Developing a Winning Attitude

Developing a Winning Attitude

Scripture: 1 Peter 3:15
Date: 08/29/2020  Lesson: 9
"Our attitudes often determine our ability to influence others. A harsh, critical, and unfriendly attitude is going to drive people away from you, and even if you are able to witness, your words, no matter how truthful, are much less likely to be received. In contrast, a positive attitude and a belief in others draws them to us. It creates a bond of friendship."

From Stress to Joy - Paper or PDF Download

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Luccas Rodor: Hi friends, it's so good to be here with you for another "Sabbath School Study Hour." Today, we have a very great study prepared for you. We're studying this quarter's lesson, which is "Making Friends For God." And today, we'll be setting lesson number nine, which is "Developing a Winning Attitude." This lesson promises to be very good, it promises to bring a lot of insight into the best attitude that we can have when we want to make friends for God.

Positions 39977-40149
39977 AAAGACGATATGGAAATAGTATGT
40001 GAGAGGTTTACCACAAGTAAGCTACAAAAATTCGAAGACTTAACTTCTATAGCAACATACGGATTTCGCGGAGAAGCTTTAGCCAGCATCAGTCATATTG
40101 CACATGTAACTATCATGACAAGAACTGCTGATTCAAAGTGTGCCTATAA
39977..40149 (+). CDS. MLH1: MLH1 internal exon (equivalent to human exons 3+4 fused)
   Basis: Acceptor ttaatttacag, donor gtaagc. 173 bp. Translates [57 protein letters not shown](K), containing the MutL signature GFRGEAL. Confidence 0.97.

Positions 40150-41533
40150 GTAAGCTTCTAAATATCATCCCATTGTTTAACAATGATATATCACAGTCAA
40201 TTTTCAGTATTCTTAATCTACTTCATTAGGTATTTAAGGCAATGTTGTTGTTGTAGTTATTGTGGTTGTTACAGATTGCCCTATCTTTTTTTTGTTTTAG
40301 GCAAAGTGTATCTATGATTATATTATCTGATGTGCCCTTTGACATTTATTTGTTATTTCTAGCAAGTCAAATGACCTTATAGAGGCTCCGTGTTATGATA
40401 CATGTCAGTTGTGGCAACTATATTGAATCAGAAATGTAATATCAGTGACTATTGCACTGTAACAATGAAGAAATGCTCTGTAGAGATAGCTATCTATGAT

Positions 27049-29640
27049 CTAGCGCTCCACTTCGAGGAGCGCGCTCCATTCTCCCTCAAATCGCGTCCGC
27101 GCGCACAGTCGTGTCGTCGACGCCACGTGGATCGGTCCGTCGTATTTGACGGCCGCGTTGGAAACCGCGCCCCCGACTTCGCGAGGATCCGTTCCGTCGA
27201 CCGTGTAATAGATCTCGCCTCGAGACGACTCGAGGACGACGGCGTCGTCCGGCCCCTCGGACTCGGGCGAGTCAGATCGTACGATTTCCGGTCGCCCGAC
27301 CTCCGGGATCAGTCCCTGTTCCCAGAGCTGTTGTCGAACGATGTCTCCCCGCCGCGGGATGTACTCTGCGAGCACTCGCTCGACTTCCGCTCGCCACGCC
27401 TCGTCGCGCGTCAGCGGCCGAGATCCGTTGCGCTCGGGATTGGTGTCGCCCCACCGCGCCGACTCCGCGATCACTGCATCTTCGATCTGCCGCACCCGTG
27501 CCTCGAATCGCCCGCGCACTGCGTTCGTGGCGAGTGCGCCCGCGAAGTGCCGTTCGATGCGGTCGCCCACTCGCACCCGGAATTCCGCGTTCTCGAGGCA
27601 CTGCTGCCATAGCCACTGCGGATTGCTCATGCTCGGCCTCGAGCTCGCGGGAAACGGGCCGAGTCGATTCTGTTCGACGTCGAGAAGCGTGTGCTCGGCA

But before we get there, we do have a free offer for you, and the name of the free offer is "From Stress to Joy." So, if you would like to receive this free offer that we have to mail to you, then all you have to do is call 866-788-3966. Or you could send a text to SH031, and you'll send that to 40544 for a digital download. And I'm sure that you will have a lot of enjoyment coming from this free offer.

But before we begin the actual study of this lesson, we have a special song for you. It's a beautiful song, I'm sure that you'll enjoy it a lot. Don't go anywhere because right after, we have our lesson of this, we have the study of this lesson.

♪♪♪

♪ Sometimes, the tempter tries to take my joy ♪

♪ And all my dreams in life he would destroy ♪

♪ But I've a friend in heaven who is listening to me, ♪

♪ ready to respond to my heart's plea ♪

♪ I believe in prayer, that the words of my mouth reach ♪

♪ the heart of God ♪

♪ Jesus is waiting there, the intercessor of my prayer ♪

♪ And He goes to His Father on His throne, ♪